Increasing economic opportunities, making clean energy more accessible, and making disaster preparedness a priority are the three crucial steps cities can take through an environmental justice lens to help their most vulnerable, lowest-income residents prepare for climate change, according to a recent Climate Reality Project primer published by CleanTechnica.
“Climate impacts often fall disproportionately and unfairly on society’s most vulnerable, but cities are uniquely well-positioned to do something about these inequities by taking innovative climate action,” Climate Reality notes. And more than 400 U.S. mayors “are ready to take climate action. Not tomorrow. Not the day after. They’re ready to fight for a better tomorrow right now,” as part of their commitment to “adopt, honour, and uphold” the goals in the Paris Agreement.
Citing a September, 2017 local action framework produced by the Center for American Progress, the article points to the equity and environmental justice issues that accompany major climate disasters. “While climate change affects us all, it hits families living paycheck to paycheck the hardest,” CAP notes. “In a world of growing inequities, it is not mere coincidence that the poorest among us not only live and work in areas most prone to flooding, heat waves, and other climate change effects but are also least resourced to prepare adequately for and withstand those impacts.”
For Catherine Flowers, director of environmental justice and civic engagement at the Center for Earth Ethics, that understanding leads to a focus on environmental justice as a basis for “fighting for the equitable distribution of technology and resources, with a preference to those who need them the most.”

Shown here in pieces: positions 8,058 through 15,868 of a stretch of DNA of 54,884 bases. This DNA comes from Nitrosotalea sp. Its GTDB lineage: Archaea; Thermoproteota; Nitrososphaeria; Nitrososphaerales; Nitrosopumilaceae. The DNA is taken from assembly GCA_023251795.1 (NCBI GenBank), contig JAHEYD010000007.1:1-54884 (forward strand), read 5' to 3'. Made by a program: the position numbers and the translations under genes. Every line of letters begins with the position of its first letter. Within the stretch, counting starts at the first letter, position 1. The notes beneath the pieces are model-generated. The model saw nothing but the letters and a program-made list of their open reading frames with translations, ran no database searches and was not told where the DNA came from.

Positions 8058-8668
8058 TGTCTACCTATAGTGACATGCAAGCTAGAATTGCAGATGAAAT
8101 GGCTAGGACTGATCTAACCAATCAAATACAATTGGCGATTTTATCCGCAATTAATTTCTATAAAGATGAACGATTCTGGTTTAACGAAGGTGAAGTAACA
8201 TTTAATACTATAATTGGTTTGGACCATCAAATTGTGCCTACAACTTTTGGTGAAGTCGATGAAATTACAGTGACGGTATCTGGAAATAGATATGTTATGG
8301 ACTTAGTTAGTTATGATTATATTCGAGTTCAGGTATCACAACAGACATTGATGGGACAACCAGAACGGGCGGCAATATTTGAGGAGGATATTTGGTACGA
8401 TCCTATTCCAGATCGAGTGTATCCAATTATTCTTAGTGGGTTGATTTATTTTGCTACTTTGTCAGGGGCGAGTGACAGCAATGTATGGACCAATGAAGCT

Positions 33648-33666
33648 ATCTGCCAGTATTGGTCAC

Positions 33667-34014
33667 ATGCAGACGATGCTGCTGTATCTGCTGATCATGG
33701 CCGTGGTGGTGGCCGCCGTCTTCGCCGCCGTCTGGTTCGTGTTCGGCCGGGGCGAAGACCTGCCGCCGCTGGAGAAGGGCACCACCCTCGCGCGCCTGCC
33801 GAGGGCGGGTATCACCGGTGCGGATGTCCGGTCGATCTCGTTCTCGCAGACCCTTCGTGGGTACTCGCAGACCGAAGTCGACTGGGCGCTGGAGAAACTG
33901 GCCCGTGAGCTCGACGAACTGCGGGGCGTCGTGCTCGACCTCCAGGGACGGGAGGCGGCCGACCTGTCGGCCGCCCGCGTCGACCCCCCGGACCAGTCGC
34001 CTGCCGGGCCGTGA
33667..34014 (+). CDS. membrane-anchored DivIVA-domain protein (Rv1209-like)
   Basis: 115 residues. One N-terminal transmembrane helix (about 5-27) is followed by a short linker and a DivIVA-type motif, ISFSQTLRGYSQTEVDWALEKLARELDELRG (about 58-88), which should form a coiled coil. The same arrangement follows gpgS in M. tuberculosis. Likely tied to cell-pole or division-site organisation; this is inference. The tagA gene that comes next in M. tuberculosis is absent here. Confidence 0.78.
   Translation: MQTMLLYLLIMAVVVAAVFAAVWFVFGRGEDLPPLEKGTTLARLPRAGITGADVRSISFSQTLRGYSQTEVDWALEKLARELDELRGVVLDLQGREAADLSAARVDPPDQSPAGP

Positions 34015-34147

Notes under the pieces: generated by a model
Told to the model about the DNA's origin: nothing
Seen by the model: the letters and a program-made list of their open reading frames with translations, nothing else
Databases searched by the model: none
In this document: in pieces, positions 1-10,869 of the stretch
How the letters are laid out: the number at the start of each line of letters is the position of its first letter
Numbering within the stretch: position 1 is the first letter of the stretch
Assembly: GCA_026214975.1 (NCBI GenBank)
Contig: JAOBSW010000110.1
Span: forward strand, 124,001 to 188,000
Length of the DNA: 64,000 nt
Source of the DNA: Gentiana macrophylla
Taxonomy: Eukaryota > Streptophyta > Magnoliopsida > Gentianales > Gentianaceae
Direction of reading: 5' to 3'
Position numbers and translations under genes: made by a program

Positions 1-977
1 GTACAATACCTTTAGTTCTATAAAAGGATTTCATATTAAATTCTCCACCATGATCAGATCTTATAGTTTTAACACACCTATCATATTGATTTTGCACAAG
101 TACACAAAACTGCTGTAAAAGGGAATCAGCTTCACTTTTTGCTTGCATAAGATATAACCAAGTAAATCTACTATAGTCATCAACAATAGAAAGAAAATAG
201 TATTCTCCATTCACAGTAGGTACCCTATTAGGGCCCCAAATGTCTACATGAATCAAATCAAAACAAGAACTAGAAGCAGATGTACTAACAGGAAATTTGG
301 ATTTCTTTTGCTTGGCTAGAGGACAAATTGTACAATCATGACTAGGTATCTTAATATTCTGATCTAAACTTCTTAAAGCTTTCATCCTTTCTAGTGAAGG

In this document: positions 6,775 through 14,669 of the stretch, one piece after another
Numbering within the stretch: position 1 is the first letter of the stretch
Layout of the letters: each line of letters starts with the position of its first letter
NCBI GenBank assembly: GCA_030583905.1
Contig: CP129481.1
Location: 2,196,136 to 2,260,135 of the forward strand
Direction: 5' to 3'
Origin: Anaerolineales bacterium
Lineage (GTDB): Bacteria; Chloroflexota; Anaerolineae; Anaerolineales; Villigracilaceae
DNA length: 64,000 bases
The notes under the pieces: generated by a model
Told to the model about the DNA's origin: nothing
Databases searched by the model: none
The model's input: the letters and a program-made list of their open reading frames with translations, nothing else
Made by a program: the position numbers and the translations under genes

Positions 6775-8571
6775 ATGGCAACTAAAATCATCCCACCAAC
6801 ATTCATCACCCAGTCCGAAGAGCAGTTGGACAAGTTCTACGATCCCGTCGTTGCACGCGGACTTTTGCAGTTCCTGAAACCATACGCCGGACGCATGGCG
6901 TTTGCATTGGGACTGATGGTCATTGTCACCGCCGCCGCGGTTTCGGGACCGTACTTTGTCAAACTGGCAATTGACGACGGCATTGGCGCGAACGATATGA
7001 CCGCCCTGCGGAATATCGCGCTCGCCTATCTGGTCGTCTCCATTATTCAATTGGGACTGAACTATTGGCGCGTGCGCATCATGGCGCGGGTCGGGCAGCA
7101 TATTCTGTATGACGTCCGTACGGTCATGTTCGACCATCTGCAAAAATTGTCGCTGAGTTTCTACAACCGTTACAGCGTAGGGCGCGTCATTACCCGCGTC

The CAP framework begins with jobs and earnings for poor households that are also most vulnerable to climate impacts. “City leaders can help rebalance the economy by designing climate solutions and resilience strategies that tear down barriers to economic opportunities for those who have shouldered the disproportionate costs of environmental and racial inequality,” the organization states. The next step is for cities to make planning decisions that make renewable, resilient energy available to all neighbourhoods, not only those that are well-off.
“Historically, benefits of and access to clean energy sources have not been equally shared,” the report states. “Low-income energy efficiency programs are only about 6% of total efficiency program budgets overall, and the upfront costs of home or community renewable projects are prohibitive for low-income and many middle-class communities.”
Finally, look no farther than Hurricanes Maria, Irma, and Harvey for evidence that poor neighbourhoods are hit hardest when severe weather strikes. A dollar spent on disaster risk mitigation saves $6 in future costs, CAP notes. But to take action on that insight, cities must “use municipal bonds, public-private partnerships, and other strategies to finance energy efficiency, extreme weather, and climate change preparedness,” buy out high-risk properties, help residents voluntarily move out of flood-prone areas, and work with non-profits and the private sector to boost communities’ access to insurance and loans to reduce their risks.